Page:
“And also,” Martin adds with a chuckle, “please work with us in the other months besides February [Black History Month]! Those spotlights are good educational moments, but we need to normalize Black voices in all contexts.”
A Sense of Belonging
By offering up her home, Gentry has helped create a space where Black artists can draw support and feel connected. “I wanted to share our resources—there is a space here and I would love it to be utilized,” she says. And by working with artists who share similar backgrounds, they can focus more intently on their art.
“If I’m making work about identity and ethnicity, being biracial or anything else, it’s a different conversation with artists of color than it is in a predominantly white space,” Martin explains. “I don’t have to give a history lesson. I don’t have to explain what it feels like to be stereotyped or tokenized.”
While the group’s plans are still fluid, they intend to offer a variety of workshops and post educational videos. They are also launching a website with a directory of Black artists and creatives in the Peoria area, along with links to helpful resources. As the local arts scene—and the community at large—strives to become more inclusive, Martin and Gentry hope to ensure the artists are protected. “We want to be a support system to make sure that’s being done right,” Martin notes. “We want to make sure that those artists are represented well and getting paid, and are not just being tokenized.”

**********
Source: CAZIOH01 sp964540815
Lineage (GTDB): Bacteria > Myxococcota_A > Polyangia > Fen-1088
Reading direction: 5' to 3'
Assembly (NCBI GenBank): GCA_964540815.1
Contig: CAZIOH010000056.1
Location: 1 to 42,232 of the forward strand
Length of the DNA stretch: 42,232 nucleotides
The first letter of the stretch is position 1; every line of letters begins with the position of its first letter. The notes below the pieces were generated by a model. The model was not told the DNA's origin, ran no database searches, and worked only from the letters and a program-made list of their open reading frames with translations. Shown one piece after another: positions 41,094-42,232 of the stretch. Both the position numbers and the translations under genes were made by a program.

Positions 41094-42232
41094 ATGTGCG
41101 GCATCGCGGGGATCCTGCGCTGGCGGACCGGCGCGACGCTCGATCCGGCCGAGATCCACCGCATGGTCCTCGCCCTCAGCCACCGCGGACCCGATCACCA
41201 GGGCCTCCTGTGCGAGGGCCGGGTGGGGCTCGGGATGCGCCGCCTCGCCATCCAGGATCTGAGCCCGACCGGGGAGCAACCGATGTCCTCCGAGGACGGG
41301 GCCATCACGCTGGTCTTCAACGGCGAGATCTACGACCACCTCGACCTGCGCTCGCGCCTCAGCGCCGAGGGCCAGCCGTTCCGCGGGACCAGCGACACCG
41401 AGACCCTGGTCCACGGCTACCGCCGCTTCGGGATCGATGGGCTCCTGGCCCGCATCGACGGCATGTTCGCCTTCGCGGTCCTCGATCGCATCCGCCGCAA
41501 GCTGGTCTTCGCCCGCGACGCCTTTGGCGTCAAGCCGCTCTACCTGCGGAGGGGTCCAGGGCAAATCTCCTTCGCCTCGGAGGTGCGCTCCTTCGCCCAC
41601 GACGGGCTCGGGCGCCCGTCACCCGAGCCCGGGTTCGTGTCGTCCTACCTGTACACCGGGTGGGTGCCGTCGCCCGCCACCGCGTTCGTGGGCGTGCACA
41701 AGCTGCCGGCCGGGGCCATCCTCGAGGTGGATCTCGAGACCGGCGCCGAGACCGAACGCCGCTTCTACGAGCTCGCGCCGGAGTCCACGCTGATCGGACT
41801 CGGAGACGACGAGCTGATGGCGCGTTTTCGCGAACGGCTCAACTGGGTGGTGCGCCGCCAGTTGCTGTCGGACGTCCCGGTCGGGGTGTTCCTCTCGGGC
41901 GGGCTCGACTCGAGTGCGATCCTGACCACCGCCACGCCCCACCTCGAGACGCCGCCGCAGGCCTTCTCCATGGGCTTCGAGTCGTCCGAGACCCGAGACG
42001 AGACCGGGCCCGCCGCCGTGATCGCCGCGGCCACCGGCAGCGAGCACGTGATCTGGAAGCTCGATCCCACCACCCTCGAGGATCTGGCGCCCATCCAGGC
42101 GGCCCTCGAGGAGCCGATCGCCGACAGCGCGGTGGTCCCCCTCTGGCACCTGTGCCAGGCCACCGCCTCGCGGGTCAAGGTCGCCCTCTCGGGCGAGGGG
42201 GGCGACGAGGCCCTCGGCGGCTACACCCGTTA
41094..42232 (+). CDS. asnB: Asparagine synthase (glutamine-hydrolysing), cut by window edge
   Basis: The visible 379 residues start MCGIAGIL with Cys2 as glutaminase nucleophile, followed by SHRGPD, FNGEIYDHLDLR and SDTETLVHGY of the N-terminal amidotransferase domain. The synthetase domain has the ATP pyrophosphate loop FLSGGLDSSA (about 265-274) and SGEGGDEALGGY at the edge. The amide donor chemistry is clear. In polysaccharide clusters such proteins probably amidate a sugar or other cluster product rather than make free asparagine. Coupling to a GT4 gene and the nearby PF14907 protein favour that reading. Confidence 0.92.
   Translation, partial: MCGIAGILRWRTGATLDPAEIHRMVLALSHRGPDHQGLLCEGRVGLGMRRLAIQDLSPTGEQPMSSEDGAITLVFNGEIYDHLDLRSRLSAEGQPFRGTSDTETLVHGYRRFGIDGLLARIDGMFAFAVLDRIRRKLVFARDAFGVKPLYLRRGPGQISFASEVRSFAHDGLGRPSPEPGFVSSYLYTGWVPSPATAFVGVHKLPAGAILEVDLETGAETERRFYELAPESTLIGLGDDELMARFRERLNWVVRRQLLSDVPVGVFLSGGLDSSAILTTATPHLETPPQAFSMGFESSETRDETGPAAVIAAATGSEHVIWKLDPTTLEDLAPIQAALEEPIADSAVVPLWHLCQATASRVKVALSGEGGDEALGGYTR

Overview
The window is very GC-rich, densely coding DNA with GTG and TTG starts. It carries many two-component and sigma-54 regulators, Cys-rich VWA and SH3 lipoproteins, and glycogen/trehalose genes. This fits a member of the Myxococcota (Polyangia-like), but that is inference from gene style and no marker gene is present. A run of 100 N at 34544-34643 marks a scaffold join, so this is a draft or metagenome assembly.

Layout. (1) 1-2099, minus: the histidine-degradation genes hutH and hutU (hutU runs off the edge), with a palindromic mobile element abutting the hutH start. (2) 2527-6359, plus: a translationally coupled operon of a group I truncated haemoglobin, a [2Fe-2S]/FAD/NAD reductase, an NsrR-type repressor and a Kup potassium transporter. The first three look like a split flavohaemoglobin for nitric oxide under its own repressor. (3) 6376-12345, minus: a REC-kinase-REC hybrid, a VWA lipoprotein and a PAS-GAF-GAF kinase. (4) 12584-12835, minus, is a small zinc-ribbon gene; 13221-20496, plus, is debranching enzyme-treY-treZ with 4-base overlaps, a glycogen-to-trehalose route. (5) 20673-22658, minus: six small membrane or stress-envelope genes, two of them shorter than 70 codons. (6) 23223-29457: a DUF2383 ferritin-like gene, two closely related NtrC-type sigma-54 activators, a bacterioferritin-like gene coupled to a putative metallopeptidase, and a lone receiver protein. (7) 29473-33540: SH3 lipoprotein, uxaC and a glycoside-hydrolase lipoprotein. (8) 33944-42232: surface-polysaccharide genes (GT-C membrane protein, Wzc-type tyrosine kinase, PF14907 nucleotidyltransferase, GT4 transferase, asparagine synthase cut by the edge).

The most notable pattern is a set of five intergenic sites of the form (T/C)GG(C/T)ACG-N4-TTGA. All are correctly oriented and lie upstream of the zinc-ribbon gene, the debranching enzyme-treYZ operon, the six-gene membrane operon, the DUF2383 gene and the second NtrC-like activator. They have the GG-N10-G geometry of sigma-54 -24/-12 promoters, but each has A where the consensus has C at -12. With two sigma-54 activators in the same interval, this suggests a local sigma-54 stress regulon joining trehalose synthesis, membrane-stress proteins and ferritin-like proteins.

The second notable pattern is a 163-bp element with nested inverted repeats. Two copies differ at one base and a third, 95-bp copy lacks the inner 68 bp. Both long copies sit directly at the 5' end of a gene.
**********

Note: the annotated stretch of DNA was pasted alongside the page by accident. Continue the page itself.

In forming the Black Artists Guild, Martin and Gentry hope their fellow Black artists can find a sense of belonging. “It’s our community space. This is our chance to support and uplift,” Martin explains. “We have so many people talking about insecurity and things we’ve all gone through individually—but talking about it together. And having the space to share that… it just feels really good!”
Just as the Harlem Renaissance grew out of larger social and cultural changes, Peoria’s Black Artists Guild is an extension of the national condition. Martin observes that their own gatherings feel similar to what happened in that explosion of creativity a century ago. “Seeing all these Black artists and voices just getting together, hanging out at someone’s house and making work—everyone else be damned—and then really awesome work coming out of it,” they note.
“There’s a lot happening in the arts in Peoria, and now people are more tuned in to issues of race. They’re listening! The current state of chaos in the world aside, I feel very optimistic about what changes and growth can happen,” Martin continues. “It reminds me a lot of the Harlem Renaissance and the stuff they were doing, making and showing. We are very inspired by that… we’ll bring a Peoria Black Renaissance!” PM
To learn more about the Black Artists Guild, visit PeoriaGoBA.com.